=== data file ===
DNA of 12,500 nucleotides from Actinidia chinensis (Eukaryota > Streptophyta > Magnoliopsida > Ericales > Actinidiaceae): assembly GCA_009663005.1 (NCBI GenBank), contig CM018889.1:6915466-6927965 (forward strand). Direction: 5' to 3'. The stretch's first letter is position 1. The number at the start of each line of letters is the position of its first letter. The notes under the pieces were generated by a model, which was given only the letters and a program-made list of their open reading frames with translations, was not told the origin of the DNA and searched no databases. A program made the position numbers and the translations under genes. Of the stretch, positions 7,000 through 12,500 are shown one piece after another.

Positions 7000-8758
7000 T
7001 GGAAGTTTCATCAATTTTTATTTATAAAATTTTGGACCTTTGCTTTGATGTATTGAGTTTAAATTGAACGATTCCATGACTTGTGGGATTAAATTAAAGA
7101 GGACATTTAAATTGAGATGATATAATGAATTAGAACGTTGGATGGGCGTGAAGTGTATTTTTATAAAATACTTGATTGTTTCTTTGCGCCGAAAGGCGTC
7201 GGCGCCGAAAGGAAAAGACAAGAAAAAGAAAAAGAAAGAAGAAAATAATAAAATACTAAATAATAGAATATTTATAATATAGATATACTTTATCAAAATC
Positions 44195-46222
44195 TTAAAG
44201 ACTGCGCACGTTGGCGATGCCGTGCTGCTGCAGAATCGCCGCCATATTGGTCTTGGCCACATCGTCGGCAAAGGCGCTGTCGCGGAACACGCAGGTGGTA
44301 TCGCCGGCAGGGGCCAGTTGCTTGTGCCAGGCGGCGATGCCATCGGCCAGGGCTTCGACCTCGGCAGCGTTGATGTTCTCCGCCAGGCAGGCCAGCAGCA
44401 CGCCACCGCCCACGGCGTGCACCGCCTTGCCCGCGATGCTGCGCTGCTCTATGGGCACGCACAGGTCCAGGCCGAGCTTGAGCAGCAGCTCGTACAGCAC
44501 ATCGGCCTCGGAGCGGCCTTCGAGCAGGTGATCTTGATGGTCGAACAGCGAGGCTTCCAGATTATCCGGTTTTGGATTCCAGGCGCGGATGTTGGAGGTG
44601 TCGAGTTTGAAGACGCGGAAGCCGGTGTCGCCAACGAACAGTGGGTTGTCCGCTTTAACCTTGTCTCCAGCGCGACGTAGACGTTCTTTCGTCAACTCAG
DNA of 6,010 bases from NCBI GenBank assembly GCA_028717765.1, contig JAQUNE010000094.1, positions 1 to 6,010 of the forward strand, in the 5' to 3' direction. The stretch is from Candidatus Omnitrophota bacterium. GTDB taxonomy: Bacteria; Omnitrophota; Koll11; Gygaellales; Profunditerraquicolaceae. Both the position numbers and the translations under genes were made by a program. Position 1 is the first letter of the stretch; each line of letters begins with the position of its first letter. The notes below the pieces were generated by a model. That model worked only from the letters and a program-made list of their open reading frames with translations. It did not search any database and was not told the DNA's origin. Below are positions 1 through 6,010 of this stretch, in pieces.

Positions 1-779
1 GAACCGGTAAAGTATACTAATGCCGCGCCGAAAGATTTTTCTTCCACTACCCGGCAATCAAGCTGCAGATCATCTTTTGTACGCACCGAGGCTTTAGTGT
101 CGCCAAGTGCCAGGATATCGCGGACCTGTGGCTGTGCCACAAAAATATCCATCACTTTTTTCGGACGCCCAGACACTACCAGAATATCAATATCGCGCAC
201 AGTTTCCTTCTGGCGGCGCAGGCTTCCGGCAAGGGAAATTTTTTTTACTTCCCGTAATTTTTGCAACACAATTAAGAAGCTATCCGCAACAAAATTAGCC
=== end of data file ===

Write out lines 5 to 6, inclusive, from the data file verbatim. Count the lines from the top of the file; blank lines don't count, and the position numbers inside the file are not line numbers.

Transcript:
7101 GGACATTTAAATTGAGATGATATAATGAATTAGAACGTTGGATGGGCGTGAAGTGTATTTTTATAAAATACTTGATTGTTTCTTTGCGCCGAAAGGCGTC
7201 GGCGCCGAAAGGAAAAGACAAGAAAAAGAAAAAGAAAGAAGAAAATAATAAAATACTAAATAATAGAATATTTATAATATAGATATACTTTATCAAAATC